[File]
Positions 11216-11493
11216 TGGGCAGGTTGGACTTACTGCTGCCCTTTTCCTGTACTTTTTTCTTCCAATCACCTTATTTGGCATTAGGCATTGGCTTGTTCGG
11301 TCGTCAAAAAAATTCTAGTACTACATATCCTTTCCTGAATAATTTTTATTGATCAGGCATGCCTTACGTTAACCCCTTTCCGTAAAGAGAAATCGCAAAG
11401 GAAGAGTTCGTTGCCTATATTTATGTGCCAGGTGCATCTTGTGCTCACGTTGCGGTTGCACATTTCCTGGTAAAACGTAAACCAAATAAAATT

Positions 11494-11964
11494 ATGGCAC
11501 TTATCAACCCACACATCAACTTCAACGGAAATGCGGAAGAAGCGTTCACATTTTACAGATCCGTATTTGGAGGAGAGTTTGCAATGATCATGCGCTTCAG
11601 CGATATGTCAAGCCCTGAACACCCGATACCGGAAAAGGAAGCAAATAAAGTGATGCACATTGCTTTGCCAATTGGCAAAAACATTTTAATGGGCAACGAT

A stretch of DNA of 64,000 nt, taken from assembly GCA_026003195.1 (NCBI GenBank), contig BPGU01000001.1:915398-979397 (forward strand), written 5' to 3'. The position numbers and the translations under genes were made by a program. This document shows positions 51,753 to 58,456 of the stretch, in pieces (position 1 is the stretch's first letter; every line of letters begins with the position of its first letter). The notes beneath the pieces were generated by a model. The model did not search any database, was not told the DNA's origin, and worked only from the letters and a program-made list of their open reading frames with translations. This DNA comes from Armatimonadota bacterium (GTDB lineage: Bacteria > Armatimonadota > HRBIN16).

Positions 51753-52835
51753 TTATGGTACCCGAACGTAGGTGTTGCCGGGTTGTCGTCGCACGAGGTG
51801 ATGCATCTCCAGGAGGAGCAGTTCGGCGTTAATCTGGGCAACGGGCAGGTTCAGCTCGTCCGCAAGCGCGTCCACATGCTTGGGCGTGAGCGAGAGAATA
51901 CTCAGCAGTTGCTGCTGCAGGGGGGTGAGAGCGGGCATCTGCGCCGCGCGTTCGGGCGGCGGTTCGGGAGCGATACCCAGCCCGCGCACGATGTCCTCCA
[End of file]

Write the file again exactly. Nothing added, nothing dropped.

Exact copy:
Positions 11216-11493
11216 TGGGCAGGTTGGACTTACTGCTGCCCTTTTCCTGTACTTTTTTCTTCCAATCACCTTATTTGGCATTAGGCATTGGCTTGTTCGG
11301 TCGTCAAAAAAATTCTAGTACTACATATCCTTTCCTGAATAATTTTTATTGATCAGGCATGCCTTACGTTAACCCCTTTCCGTAAAGAGAAATCGCAAAG
11401 GAAGAGTTCGTTGCCTATATTTATGTGCCAGGTGCATCTTGTGCTCACGTTGCGGTTGCACATTTCCTGGTAAAACGTAAACCAAATAAAATT

Positions 11494-11964
11494 ATGGCAC
11501 TTATCAACCCACACATCAACTTCAACGGAAATGCGGAAGAAGCGTTCACATTTTACAGATCCGTATTTGGAGGAGAGTTTGCAATGATCATGCGCTTCAG
11601 CGATATGTCAAGCCCTGAACACCCGATACCGGAAAAGGAAGCAAATAAAGTGATGCACATTGCTTTGCCAATTGGCAAAAACATTTTAATGGGCAACGAT

A stretch of DNA of 64,000 nt, taken from assembly GCA_026003195.1 (NCBI GenBank), contig BPGU01000001.1:915398-979397 (forward strand), written 5' to 3'. The position numbers and the translations under genes were made by a program. This document shows positions 51,753 to 58,456 of the stretch, in pieces (position 1 is the stretch's first letter; every line of letters begins with the position of its first letter). The notes beneath the pieces were generated by a model. The model did not search any database, was not told the DNA's origin, and worked only from the letters and a program-made list of their open reading frames with translations. This DNA comes from Armatimonadota bacterium (GTDB lineage: Bacteria > Armatimonadota > HRBIN16).

Positions 51753-52835
51753 TTATGGTACCCGAACGTAGGTGTTGCCGGGTTGTCGTCGCACGAGGTG
51801 ATGCATCTCCAGGAGGAGCAGTTCGGCGTTAATCTGGGCAACGGGCAGGTTCAGCTCGTCCGCAAGCGCGTCCACATGCTTGGGCGTGAGCGAGAGAATA
51901 CTCAGCAGTTGCTGCTGCAGGGGGGTGAGAGCGGGCATCTGCGCCGCGCGTTCGGGCGGCGGTTCGGGAGCGATACCCAGCCCGCGCACGATGTCCTCCA